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the reign of George the Second. It used
to be jocularly said of him, that "his common
food is brimstone and fire, which he
licks up as eagerly as a hungry peasant
would a mess of pottage; and such is his
passion for this terrible element, that if he
were to come hungry into your kitchen
while a sirloin was roasting, he would eat
up the fire and leave the beef." Some of
the former paragraphs in this article
contain incidental notices of persons swallowing
mineral substances of various kinds;
and it appears that medical men recognise
a disease called lithophagy, or stone-eating.
Persons have been known to devour,
not merely spiders and flies, toads and
serpents, and other living creatures
not merely cotton, hair, paper, and wood
but cinders, sand, earth, clay, chalk, flint,
glass, stone, musket-bullets, and earthenware.
One man could swallow billiard-balls
and gold and silver watches. There
is an accredited case in the medical
journals of New York for 1822, of a man
who could swallow clasp knives with
impunity; but on one day he overshot the
mark, by swallowing fourteen: it killed
him. If we would go into the particulars
of all these kinds of voracity, we should
have to establish three gradesdigesting
without mastication; swallowing without
digesting; and simply swallowing without
either mastication or digestion. But everyone
can trace this matter for himself. As
to earth-eating, the young women of certain
lands are said to eat chalk and clay, to
improve their complexions.

Cases have been known in which the
limitation to the quantity of food taken
at once is brought about rather by the
effects of fumes and vapours upon the
brain than by an exhaustion of the
deglutitory powers of the eater. One of those
persons to whom a whole joint is a mere
trifle was tempted to accept a wager to the
effect that he could not take three shillings
worth of bread and ale at a meal. The
man who laid the wager provided twelve
new hot penny loaves, and steeped them in
several quarts of ale. The effect of the ale
upon the hot crumb of the bread was such
as to send off the glutton into a drowsy
helplessness long before he had come to the
end of his allotted task, and he was greatly
mortified afterwards at having lost the

If the propensity be really due to an
abnormal condition of the system, a morbid
craving which physiologists and physicians
can trace to an organic source, the person
is no more to blame than other patients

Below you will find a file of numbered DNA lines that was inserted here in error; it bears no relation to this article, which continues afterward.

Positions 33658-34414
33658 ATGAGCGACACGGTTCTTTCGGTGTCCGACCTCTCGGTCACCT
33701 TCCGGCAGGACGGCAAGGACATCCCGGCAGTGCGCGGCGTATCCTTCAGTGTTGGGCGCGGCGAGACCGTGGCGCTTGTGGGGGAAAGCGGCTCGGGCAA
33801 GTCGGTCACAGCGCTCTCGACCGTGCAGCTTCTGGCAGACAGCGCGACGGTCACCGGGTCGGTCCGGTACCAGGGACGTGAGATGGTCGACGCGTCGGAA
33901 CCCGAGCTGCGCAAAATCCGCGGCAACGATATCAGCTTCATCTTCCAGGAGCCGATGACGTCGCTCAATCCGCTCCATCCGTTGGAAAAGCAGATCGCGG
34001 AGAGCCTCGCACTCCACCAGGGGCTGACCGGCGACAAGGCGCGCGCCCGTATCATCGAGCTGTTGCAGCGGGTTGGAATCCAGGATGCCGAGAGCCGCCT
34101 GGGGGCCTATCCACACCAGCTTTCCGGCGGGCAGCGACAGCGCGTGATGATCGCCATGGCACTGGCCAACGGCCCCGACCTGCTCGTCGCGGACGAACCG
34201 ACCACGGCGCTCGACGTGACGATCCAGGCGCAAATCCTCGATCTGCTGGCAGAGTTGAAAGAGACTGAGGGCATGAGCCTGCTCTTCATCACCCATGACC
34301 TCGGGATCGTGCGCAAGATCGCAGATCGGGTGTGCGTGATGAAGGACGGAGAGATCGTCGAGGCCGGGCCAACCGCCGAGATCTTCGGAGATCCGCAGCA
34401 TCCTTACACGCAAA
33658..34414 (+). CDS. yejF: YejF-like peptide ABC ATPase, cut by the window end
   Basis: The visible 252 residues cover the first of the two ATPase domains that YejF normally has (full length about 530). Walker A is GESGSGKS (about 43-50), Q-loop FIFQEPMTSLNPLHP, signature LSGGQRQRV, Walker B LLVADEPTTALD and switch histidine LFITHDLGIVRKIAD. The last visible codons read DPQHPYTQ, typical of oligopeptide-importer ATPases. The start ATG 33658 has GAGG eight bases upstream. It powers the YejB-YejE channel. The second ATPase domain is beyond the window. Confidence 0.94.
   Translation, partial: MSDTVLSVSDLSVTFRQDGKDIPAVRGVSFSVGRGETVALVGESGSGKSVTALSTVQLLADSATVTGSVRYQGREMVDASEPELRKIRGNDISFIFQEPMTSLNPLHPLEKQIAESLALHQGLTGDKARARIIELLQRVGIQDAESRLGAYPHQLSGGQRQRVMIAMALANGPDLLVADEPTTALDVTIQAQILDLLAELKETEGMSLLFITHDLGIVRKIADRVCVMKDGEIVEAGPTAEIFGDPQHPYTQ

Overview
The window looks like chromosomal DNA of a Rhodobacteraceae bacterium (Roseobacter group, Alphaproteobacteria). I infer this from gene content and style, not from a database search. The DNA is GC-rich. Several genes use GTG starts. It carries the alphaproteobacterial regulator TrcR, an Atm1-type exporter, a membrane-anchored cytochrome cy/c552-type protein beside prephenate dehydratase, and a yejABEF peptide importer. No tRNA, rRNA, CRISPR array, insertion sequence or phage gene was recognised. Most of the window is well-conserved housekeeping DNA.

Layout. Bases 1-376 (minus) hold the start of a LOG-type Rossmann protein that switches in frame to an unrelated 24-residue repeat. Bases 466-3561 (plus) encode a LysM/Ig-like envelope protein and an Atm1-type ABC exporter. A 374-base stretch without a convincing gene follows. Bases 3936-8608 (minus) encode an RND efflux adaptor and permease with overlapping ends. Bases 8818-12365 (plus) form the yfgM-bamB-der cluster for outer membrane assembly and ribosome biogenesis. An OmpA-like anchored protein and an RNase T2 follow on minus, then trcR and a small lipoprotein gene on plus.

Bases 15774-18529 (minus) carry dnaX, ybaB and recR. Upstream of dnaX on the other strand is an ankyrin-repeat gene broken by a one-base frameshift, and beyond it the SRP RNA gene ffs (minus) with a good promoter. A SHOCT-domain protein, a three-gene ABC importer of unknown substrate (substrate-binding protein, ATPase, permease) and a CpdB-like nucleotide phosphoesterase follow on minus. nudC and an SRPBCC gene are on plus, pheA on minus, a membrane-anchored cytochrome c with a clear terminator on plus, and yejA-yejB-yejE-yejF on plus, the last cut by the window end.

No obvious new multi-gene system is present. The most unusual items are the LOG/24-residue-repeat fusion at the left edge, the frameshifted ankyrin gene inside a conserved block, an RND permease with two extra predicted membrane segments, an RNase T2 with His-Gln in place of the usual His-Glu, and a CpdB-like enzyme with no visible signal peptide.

suffering under maladies. But if he boasts
of his achievements, and makes them the
subject of bets, we can have no difficulty in
settling the degree of reprobation due to
him. About forty years ago there was an
inscription on the window of a small roadside
inn, between Peckham and Sydenham,
recording such a boast; whether railways
and other novelties have swept it away, we
cannot tell, but Hone described it thus:
March 16, 1810,
Thomas Mount Jones dined here,
Eat six pounds of bacon, drank nineteen pots of beer.
It is nonsense, and a libel upon the
four-footed races, to call such exhibitions of
gluttony brutal or beastly; seeing that real
brutes and beasts eat only when they are
hungry, and leave off when they have had


THIS morning I received a letter from
the distant shores of Vancouver Island.
"All your Indian friends are dying off,"
it told me. "Last week old Tsosieten
died." He was the last of the powerful
coast chiefs, and this little piece of news
has led me to call up many of my
recollections of him, and of Tsohailum, his
great rival. They were two of the most
remarkable men ever seen on the North
Pacific coastpure savages; but, yet,
their history has a touch of romantic
interest about it. The fish-eating tribes who
infest the North-West Coast and the salmon
rivers flowing into the Pacific, are not a
race fruitful in men of much intellect or
force of character. Still, now and then
some marked men rise up among them.
Such a one was Leschi, who roused up the
whole Indian tribes of Washington
territory and Oregon to war against the whites
in 1855. For two years they waged a
warfare which nearly exterminated the
Americans from the former country, though, to
the honour of the English be it spoken,
only one Hudson's Bay servant or officer
was killed, and he by accident. Everywhere
this extraordinary man passed among
the Indian tribes, "like night from land to
land," exciting them by telling them that
the whites were driving them to a country
where all was darkness, where the rivers
flowed mud, and where the bite of a
mosquito wounded like the stroke of a spear.
Such was the force of his character that,
in one day, the Indian tribes, over an
immense extent of country, rose almost as